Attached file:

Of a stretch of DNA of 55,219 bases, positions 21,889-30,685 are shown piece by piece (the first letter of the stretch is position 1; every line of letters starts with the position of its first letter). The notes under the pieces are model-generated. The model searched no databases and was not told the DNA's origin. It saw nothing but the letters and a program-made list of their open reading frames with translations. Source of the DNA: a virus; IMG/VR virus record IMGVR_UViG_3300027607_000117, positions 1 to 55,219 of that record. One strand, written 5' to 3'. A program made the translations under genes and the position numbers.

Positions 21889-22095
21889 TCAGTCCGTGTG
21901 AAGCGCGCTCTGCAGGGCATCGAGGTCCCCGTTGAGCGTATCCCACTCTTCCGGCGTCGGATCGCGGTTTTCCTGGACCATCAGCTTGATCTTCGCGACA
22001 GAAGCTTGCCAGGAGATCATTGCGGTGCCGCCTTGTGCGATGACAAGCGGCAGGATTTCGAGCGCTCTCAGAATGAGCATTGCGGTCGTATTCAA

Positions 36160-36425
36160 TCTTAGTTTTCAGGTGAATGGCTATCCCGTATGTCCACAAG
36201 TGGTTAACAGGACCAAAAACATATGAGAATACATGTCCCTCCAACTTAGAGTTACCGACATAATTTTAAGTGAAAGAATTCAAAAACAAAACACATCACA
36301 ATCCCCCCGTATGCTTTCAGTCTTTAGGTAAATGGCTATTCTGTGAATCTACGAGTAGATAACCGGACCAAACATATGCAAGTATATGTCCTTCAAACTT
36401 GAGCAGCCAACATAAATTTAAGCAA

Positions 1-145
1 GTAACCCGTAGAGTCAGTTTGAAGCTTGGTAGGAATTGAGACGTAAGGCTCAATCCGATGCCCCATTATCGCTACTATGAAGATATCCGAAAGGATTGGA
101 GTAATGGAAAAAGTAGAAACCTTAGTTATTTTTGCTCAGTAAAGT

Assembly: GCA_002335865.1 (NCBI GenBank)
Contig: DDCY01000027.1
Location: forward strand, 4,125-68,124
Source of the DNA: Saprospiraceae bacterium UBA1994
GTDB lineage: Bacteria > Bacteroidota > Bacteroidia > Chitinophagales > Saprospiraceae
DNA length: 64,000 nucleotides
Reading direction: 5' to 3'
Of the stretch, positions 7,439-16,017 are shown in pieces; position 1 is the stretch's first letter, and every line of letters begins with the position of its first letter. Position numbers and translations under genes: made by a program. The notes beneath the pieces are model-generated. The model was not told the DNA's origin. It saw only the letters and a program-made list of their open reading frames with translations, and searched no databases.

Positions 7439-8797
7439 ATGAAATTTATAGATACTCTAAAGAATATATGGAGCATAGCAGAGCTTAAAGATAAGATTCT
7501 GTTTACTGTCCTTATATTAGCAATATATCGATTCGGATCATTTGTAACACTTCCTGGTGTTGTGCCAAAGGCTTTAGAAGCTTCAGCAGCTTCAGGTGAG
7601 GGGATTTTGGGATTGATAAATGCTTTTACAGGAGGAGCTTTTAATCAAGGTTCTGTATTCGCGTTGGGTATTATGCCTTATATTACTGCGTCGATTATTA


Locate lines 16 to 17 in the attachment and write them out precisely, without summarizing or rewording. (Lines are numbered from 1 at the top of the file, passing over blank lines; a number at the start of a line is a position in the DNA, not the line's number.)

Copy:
Location: forward strand, 4,125-68,124
Source of the DNA: Saprospiraceae bacterium UBA1994